By Carlotta Mohamed
Although his candidacy has not yet been declared, City Councilman Rory Lancman (D-Hillcrest) is eying a run for Queens district attorney — a title that has been held by 86-year-old Richard Brown since 1991.
Lancman, who represents Fresh Meadows, Jamaica and parts of eastern Queens, said his platform in the potential race for DA would be reshaping the criminal justice system.
“We need significant criminal justice reform here in New York City, and that includes Queens,” said Lancman, who is the chairman of the City Council’s Justice System Committee, which has jurisdiction over the city’s five DA offices, the Office of the Special Narcotics Prosecutor and the Mayor’s Office of Criminal Justice.
Lancman said that as of July 16, he has more than $793,000 combined from three separate campaign finance funds in his coffers.
According to the New York City Finance Board of Campaign Elections, Lancman has $273,768 from the state committee; $354,055 remaining from his 2017 re-election campaign fund; and $165,741 donated from friends.
The lawmaker has been an advocate of pushing for cash bail reform, decriminalizing low-level offenses like smoking marijuana in public, turnstile jumping, and protecting workers’ safety and wages.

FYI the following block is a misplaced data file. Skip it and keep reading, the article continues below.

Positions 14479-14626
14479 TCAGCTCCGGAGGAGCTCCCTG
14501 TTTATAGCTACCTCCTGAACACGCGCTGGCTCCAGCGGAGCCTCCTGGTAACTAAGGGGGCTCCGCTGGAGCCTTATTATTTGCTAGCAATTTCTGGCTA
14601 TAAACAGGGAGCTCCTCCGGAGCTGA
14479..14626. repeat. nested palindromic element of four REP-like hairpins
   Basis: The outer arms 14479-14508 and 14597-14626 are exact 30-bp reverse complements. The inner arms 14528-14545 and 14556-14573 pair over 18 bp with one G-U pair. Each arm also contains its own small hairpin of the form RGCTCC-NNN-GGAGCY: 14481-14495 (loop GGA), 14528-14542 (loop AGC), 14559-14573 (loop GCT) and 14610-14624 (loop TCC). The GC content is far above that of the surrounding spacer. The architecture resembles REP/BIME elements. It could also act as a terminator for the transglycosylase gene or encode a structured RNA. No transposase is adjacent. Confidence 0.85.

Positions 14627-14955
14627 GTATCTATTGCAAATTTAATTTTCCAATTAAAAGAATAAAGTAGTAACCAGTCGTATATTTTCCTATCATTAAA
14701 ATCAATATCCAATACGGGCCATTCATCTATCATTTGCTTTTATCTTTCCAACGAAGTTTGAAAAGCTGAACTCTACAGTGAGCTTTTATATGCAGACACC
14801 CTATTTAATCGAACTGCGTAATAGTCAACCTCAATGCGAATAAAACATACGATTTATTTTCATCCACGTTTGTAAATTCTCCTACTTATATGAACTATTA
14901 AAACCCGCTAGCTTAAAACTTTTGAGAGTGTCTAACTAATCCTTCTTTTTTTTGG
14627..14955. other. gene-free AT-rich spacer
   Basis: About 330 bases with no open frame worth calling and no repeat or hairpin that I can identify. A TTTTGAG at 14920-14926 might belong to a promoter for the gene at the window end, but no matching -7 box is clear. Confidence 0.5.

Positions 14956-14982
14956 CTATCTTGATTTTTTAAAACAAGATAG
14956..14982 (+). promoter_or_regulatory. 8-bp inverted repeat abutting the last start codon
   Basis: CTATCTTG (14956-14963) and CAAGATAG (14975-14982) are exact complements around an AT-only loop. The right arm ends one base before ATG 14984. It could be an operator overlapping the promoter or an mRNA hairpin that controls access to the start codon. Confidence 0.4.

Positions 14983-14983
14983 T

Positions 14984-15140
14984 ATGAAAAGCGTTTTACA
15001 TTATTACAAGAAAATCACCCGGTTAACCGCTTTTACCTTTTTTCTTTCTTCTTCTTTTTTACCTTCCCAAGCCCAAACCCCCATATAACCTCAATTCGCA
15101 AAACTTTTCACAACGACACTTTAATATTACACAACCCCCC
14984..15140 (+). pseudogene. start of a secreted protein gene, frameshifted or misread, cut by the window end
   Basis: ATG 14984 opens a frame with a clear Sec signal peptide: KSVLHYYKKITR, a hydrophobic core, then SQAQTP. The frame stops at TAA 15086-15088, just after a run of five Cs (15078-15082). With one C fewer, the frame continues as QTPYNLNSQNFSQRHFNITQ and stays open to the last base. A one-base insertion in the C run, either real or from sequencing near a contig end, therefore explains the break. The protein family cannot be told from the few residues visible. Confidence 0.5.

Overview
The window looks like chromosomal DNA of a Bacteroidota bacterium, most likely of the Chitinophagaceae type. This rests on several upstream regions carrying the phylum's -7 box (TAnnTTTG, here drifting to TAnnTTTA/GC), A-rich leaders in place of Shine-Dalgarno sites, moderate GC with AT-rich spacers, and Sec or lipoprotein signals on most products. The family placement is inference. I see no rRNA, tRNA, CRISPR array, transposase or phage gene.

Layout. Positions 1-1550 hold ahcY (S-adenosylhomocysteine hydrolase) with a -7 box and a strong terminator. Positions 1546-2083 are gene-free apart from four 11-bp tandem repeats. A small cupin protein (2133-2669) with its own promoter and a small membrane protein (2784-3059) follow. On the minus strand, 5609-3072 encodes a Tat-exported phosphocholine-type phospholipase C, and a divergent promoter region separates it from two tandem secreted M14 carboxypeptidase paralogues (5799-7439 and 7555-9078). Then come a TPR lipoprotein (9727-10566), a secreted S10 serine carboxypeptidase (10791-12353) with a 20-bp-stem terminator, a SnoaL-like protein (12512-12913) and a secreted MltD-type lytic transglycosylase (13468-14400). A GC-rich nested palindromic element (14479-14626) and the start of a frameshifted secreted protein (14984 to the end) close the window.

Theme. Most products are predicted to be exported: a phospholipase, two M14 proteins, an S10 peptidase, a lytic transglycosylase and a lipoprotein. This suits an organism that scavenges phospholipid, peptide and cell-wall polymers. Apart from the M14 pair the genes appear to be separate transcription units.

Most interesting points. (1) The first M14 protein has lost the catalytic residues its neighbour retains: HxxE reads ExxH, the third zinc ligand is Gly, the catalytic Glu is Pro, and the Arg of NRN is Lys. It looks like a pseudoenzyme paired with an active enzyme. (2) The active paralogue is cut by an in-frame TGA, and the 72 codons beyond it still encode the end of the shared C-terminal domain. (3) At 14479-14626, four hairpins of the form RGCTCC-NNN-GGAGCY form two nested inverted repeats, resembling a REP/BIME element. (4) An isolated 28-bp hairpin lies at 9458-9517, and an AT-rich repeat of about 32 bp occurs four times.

According to Lancman, he considers Philadelphia District Attorney Larry Krasner a model, saying that Krasner has had the courage to reorient his office’s priorities away from unimportant matters that damage people’s lives needlessly, for the “important stuff that people expect the DA’s office to protect them from.”
“We should not be arresting or prosecuting anyone for low-level marijuana possession or arresting and prosecuting anyone criminally for fare evasion,” said Lancman. “On the other end, we do not devote nearly enough time or resources to defending a woman’s right to choose, combating and prosecuting sexual assault or protecting workers who have their wages stolen by not being paid the minimum wage or overtime that they work.”
Lancman said the DA is in the best position to implement criminal justice reform, even more so than the police department, mayor or governor, because it’s the DA who determines what gets prosecuted.
Referring to Brown, Lancman said, “He’s had a long and distinguished career.”
Brown, who has health issues, told amNewYork that “nobody is pressing him,” saying that any decision to retire or remain in the office is his alone. He plans to serve the remaining final two years of his term and mentioned running yet again in 2020.
Reach reporter Carlotta Mohamed by e-mail at cmoha